Homeland Security Quickly Cancels Plan For License-Plate Tracking Database


U.S. Homeland Security Secretary Jeh Johnson cancelled a plan by the Immigration and Customs Enforcement agency to develop a national license-plate tracking system after privacy advocates raised concerns, the Washington Post reports. The order came a few days after ICE solicited proposals from companies to compile a database of license-plate information from commercial and law enforcement tag readers. Officials said the database was intended to help apprehend fugitive illegal immigrants. The plan raised concerns that the movements of ordinary citizens under no criminal suspicion could be scrutinized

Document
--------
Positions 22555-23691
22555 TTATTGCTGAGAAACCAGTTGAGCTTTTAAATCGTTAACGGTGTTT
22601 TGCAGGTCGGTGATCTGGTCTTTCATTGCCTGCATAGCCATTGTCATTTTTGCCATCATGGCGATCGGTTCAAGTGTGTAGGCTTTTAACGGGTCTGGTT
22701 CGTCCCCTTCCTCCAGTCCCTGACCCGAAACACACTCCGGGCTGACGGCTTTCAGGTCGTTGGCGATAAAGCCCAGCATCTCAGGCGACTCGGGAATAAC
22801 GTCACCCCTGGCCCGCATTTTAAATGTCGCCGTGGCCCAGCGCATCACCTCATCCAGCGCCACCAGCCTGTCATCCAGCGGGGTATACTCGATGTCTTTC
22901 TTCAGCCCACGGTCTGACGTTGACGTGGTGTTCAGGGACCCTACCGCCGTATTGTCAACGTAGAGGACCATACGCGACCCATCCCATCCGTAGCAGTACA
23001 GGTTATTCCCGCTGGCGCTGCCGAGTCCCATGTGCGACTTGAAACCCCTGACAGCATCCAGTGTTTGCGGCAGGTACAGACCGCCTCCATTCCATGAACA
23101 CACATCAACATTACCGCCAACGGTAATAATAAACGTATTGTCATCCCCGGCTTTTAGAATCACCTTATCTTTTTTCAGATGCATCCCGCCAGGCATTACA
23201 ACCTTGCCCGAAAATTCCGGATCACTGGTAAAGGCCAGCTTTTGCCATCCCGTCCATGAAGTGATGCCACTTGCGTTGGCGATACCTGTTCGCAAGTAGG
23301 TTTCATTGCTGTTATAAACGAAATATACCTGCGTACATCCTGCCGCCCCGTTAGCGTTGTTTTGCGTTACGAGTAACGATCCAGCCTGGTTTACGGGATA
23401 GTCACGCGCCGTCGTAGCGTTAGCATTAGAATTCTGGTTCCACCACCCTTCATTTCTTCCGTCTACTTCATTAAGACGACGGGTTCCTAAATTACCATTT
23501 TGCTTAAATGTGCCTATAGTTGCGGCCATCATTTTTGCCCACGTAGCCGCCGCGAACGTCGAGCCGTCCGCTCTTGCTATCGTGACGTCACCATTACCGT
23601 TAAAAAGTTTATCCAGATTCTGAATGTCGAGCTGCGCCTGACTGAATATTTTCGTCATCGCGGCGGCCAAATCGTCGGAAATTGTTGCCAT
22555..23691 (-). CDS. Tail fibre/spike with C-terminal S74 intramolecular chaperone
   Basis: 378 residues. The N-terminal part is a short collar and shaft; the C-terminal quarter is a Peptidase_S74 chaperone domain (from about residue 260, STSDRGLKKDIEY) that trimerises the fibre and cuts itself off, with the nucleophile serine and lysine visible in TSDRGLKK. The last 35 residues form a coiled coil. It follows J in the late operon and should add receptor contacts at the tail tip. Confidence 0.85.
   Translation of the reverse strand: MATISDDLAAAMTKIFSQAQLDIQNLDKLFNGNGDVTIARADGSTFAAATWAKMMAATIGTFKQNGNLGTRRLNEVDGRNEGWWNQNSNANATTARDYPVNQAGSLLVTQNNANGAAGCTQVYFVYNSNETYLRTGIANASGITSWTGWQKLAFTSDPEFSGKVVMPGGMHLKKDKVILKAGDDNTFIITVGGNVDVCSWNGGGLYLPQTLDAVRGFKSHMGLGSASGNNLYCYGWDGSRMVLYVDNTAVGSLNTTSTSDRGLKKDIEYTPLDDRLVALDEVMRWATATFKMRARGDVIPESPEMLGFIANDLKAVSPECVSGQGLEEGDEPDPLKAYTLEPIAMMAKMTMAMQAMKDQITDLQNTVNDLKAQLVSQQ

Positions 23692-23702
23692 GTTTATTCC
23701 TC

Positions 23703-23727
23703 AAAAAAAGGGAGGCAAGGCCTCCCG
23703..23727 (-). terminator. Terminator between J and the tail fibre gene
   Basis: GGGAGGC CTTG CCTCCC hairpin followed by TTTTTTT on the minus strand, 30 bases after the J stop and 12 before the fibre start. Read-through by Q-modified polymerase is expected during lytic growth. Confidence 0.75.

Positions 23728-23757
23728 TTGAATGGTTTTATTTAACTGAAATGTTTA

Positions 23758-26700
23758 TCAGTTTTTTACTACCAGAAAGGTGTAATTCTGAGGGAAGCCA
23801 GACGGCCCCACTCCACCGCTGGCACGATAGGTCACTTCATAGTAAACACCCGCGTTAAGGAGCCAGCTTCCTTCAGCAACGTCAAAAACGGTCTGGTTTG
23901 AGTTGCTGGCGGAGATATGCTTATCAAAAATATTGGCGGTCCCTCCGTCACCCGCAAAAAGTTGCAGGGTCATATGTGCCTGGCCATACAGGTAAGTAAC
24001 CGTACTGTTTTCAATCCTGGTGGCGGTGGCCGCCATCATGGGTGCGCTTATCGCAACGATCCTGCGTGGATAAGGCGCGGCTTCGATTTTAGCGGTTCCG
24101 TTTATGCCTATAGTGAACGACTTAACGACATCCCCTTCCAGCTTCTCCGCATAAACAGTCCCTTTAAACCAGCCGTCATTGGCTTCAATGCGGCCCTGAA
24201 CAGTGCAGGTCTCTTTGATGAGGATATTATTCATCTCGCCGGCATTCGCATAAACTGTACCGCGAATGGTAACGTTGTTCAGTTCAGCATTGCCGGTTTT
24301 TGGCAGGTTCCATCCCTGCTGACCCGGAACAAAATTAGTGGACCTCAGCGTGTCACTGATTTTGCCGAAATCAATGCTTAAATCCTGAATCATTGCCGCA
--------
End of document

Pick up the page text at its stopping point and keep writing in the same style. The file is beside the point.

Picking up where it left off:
The data would have been drawn from readers that scan the tags of every vehicle crossing their paths, and would have been accessed only for “ongoing criminal investigations or to locate wanted individuals,” officials said. An ICE spokesperson said the solicitation was posted “without the awareness of ICE leadership.” The fact that ICE leaders didn’t know “highlights a serious management problem within this DHS component that currently does not have a director nominated by the president,” said Rep. Bennie Thompson (D-MS), the ranking Democrat on the House Homeland Security Committee. He said he hopes officials will consult with the department's privacy and civil liberties officers in the future. The ICE solicitation stated that the database should comply with the Privacy Act of 1974. Harley Geiger of the Center for Democracy & Technology said, “the Privacy Act protections are quite weak, especially because they have loads of exemptions for law enforcement.”

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